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Malaysia Becoming World’s Premier Education Hub

Each of the popular expat destinations has its own unique

draw. For Australia it’s the climate and the outdoor lifestyle. For the Gulf it

is the safety and the tax-free income opportunities. Malaysia, it seems, is

focusing on something rather more unusual; becoming the global leader in expat

education. What’s more, Malaysia’s plans seem to be working, with student

numbers having increased by 70% over the last 7 years.

From Malaysia’s perspective the move to education hub is one

of genius. Foreign students are unable to work in Malaysia without formal

approval. Even those that are lucky enough to gain approval are limited to no

more than 20 hours of work per week. As a result, welcoming expat students has

very little impact on the availability of work for Malaysian nationals.

On the other hand these expats bring with them large sums of

cash, required to pay for their tuition and living expenses, the vast majority

of which ends up in the local economy. This mixture of nationalities also

presents opportunities for Malaysia to learn from other nations and possibly

recruit graduates into important positions; something that would be far more

difficult for graduates leaving universities in their home countries.

However the arrangement is far from one-sided. To begin with,

expat students benefit from some of the highest standards of education offered

anywhere. For those in the know, Malaysia offers some of the most highly-rated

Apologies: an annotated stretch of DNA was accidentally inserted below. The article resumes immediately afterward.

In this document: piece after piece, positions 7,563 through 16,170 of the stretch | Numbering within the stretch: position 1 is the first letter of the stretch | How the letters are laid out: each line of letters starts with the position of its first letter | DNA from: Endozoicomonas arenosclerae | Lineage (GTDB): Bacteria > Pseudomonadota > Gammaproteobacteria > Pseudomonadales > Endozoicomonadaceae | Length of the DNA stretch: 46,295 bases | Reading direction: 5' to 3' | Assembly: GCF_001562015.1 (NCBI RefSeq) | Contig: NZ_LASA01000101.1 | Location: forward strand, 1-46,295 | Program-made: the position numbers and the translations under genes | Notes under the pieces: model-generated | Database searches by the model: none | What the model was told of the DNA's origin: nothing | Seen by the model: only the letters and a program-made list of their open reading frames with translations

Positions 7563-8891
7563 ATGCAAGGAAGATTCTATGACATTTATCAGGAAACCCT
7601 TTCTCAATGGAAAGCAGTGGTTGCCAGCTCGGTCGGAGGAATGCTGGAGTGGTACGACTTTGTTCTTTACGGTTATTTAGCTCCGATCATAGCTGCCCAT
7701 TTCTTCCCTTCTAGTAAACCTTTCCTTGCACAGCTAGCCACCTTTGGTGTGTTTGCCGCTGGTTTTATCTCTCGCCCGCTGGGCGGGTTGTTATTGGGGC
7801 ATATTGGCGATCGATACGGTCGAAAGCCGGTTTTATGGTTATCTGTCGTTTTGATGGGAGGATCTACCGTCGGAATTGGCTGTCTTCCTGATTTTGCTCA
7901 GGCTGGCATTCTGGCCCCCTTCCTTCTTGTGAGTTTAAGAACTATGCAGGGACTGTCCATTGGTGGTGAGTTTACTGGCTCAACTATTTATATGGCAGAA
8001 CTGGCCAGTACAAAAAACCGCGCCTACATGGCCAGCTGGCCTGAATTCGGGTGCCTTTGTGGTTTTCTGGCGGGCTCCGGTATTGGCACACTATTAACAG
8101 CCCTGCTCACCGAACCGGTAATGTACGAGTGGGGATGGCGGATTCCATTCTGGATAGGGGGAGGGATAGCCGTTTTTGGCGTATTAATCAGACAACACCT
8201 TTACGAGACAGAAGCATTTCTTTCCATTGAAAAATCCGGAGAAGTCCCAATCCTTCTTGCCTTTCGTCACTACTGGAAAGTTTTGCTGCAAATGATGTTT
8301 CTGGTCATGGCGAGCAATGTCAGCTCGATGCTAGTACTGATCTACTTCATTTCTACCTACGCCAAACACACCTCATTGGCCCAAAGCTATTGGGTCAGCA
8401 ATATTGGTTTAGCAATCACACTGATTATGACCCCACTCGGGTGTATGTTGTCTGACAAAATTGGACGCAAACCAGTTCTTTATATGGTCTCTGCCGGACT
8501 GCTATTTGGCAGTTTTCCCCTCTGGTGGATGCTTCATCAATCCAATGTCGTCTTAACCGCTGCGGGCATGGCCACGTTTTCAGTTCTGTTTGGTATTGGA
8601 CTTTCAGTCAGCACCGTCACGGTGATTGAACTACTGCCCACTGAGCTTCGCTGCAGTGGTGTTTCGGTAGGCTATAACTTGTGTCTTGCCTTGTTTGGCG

undergraduate and postgraduate degree courses available anywhere in the world.

This is partly due to Malaysia’s own efforts over the last

decade to mimic the standards expected of the top global universities. However

Malaysia has also benefited from a number of well-established Western

universities setting up satellite sites in Malaysia. Here the same standards as

their mother universities are maintained, helping to raise the overall quality

of education available in Malaysia.

Generally speaking, the costs of living and tuition fees in

Malaysia are also much lower than you might encounter elsewhere. Many countries

offering comparable levels of education – such as the UK and the USA – are

considerably more expensive. This means that budget-conscious students can gain

access to a world-class education system without having to pay over the odds

for it.

Lastly, expats report that Malaysian nationals are

surprisingly friendly and welcoming towards foreign students. They generally

feel very welcome here and enjoy the Western-standards of living and low

crime-rate of Malaysia.

In short, it seems that Malaysia’s decade-long gamble is

starting to pay off. Students from around the world are flocking to the country

to save money while gaining access to some of the most highly-rated degree

courses available anywhere in the world. 

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